I was 12 at the time. We were having some family friends over for dinner. As the first guests arrived, I shuffled out of my room in my awkward premenarchal way. Forced human interactions were the bane of my existence at age 12 and now at age 25.
“Wow!” said one of the aunties. She had an almost gleeful smile on her face. “You look so solid!”
You never want to be described as solid by an Asian auntie. It doesn’t mean you’re trustworthy or muscular or that you resemble the foundation of a very sturdy house. It means you’re thick, you’re pudgy, you’re fat.
She looked me up and down. I felt like a cow on display. I felt shame, deep burning shame. I looked down at my thighs, my calves, my abdomen. I was 12 years old. I looked over at the skinny upper arms of women 35 years older than me and wondered if I would ever achieve that same level of thinness.
I challenge you to find any Asian female of a BMI greater than 24 who has not had similar comments made about her. They come from “well-meaning” relatives and family friends. They are perhaps accompanied by suggestions that she take up regular exercise, refrain from “heaty” foods, copy whatever the other skinny Asian girls are doing, but also, why aren’t you eating this food I made you?
They are said in an unrestrained manner, often accompanied by a wry smile as if to say, “I’m really only saying this to help you.” The suggestions they propose are said with a tone of deep caring and sincerity, but you cannot help but wonder if they are just glad their own child is not of the same girth as you.
As a feminist, do you ‘need’ to love your body? Jessie Stephens argues why not, on Mamamia Out Loud. (Post continues below.)
In my experience, Asian culture is a complicated thing. We don’t stick chopsticks in rice. We fight to pay the bill at restaurants. We force our children to play extracurricular sports then get mad when they want to pursue a career in professional basketball. We eat tiny dried fish and congealed pigs’ blood.
We’re known for harbouring Tiger Mums; tiny Asian women with military-style attitudes towards academics and achievement. She stands around, ordering her four-year-old to practice violin and complete tomorrow’s maths homework early. He’s destined for a career in accounting or engineering after all.
These extreme levels of perfection that Asian parents hold their children up to don’t only apply to trigonometric proofs and string instruments. They extend to physical appearance. Asian parents see a fat child and associate him/her with laziness and ambivalence towards personal upkeep. Asian parents see a fat child and see embarrassment.
For Asian females, the standard is arguably worse. We’re meant to be skinny. We’re meant to have bony wrists and fit XS. We’re the reason that if you order clothing from China on Ebay you should order XXL. We’re meant to be the slender foil to the robustly-shaped Chien Po of Mulan-fame. We’re meant to nibble on grains of rice one by one with chopsticks, expertly wielded by willowy fingers. Well f**k that, I don’t even like rice.
With a BMI that fluctuated between 24-26 during most of my tender teenage years, I was always larger than my Asian friends and peers (boys usually included). Why was I incapable of living up to the skinny female Asian benchmark?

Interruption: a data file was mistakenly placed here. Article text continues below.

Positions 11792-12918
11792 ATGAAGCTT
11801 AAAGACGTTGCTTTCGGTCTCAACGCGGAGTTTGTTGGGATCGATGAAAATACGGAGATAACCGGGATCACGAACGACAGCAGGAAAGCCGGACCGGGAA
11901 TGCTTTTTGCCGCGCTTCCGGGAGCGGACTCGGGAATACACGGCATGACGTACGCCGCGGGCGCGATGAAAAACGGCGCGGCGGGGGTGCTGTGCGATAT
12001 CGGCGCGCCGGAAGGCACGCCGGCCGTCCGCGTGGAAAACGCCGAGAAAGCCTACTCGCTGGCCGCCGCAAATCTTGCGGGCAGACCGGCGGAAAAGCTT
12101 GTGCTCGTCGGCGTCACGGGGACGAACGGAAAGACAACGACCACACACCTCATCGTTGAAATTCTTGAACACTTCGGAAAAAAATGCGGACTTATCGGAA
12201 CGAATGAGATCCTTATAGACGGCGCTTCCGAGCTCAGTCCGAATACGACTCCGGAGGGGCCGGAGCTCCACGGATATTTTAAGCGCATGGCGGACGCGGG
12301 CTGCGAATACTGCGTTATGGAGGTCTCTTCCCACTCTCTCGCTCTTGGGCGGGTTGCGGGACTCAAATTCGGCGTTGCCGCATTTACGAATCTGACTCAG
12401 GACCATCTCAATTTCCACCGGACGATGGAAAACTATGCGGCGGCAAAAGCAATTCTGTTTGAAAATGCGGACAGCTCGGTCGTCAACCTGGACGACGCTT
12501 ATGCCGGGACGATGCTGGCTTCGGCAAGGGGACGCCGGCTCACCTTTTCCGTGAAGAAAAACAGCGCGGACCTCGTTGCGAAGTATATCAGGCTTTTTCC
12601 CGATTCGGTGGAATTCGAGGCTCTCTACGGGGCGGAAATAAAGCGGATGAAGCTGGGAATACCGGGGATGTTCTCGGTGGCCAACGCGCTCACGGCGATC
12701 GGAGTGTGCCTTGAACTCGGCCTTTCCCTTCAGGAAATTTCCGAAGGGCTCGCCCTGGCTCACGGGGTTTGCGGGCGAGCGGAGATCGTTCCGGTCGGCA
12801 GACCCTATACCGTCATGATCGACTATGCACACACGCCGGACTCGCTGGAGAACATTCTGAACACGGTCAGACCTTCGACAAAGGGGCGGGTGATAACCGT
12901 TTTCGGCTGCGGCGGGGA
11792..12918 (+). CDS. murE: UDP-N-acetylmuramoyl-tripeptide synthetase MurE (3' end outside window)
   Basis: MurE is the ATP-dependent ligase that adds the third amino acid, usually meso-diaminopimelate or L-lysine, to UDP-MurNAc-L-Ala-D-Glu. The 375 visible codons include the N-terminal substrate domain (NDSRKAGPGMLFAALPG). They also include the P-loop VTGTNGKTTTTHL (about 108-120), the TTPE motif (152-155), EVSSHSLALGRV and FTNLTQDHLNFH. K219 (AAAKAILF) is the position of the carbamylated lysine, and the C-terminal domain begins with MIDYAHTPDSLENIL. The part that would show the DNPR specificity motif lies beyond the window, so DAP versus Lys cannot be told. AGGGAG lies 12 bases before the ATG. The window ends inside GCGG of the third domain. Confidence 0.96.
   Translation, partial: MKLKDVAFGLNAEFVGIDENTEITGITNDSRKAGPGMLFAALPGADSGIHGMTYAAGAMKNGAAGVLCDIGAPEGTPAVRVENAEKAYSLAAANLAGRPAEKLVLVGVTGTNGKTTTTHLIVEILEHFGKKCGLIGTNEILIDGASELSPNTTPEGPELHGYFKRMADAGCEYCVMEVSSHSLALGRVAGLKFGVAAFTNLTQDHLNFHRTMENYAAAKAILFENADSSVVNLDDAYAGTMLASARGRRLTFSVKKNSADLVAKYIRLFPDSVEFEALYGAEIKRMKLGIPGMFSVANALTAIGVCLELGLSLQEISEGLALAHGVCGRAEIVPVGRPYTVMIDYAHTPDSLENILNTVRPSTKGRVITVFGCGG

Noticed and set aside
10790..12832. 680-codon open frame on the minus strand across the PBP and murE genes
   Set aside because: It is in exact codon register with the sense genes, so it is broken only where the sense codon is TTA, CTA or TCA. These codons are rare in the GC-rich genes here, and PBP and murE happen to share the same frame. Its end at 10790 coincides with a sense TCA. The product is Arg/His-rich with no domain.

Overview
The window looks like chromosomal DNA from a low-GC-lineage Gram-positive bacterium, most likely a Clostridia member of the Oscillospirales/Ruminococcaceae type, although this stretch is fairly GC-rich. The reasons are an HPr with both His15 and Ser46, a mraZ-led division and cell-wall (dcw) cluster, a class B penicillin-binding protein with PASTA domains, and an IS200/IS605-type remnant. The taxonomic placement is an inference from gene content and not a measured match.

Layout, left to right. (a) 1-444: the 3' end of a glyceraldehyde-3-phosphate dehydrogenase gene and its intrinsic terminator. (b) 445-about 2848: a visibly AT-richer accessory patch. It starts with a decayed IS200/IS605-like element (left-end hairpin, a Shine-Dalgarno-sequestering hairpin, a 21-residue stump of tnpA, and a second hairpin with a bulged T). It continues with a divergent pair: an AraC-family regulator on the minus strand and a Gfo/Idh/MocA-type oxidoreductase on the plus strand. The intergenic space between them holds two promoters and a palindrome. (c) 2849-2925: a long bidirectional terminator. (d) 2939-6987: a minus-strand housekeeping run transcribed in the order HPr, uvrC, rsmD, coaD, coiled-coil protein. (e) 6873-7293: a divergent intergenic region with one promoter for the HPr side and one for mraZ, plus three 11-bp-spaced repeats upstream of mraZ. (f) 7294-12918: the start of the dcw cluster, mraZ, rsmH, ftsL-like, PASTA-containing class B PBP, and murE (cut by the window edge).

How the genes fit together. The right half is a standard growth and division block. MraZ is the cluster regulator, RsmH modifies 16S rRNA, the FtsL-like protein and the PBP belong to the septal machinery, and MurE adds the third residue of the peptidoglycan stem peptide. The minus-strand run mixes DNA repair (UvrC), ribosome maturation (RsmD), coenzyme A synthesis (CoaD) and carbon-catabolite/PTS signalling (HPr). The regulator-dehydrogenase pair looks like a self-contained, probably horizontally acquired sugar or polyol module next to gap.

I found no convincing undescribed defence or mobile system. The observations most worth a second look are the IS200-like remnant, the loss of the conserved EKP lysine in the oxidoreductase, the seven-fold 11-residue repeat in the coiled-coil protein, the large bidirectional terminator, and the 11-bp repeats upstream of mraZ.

My mum was tiny; I wasn't genetically doomed. It had to be something wrong that I was doing. Was it because I was lazy or because I loved food too much? I can still remember an Asian friend’s mum telling her daughter that I looked “enormous” when she saw me in the car park after school.
Even now, 25 years old and supposedly an adult, seeing family friends still gives me an anxious jolt that made me want to wrap my arms around my stomach.
It's not like weight is an Asian-specific source of controversy. Every culture has its own hang-ups about weight. But in my experience, it's the willingness to comment that sets Asian culture apart. We're not afraid to say potentially hurtful things because, hey, it's for their own good! We comment about weight, appearance, financial decisions, life partner, tertiary education, career, floral arrangements.
It is this willingness to comment that infiltrates the tight-knit social structure of Asian immigrant communities. There is support, togetherness and a sense of belonging, but there is also judgment and ample amounts of it.
Immigrant parents often expect their children to live up to the same standards their parents put on them. But to their chagrin, many of us first-generation-ers are squashing or trying to squash these skewed ideals.
Our ideas of happiness are not the same as our parents'. The brighter futures planned for us are no longer in line with what we want. We want to travel and take gap years. We want happiness, not money.
That is not to say that the beliefs and attitudes that our Asian immigrant parents brought with them are bad. They exist for the most part because our parents want the best for us. They're what got our parents over whatever body of water separated them from financial security and political stability.
I love my parents. They are some of the most liberal Asian parents I know. They gave my brother condoms for his birthday one year. But even then, I feel a constant, sometimes unspoken, sometimes voraciously verbalised pressure to meet the expectations they set out for me.
Is the dynamic changing? Probably. As generations of Asian immigrants come to pass and we learn to continue the traditions we like and reject those we don't, maybe we’ll reach a stalemate.
Until then, I'll hover between two cultures and two ideals. About weight, career, about how I live my life. I will be considered an average size here while harbouring the inferiority of feeling fat. I will resent Asian aunties for making me feel lesser while being grateful that they will rarely leave things unsaid.
And then one day, I will stop giving a sh*t and will be finally free.
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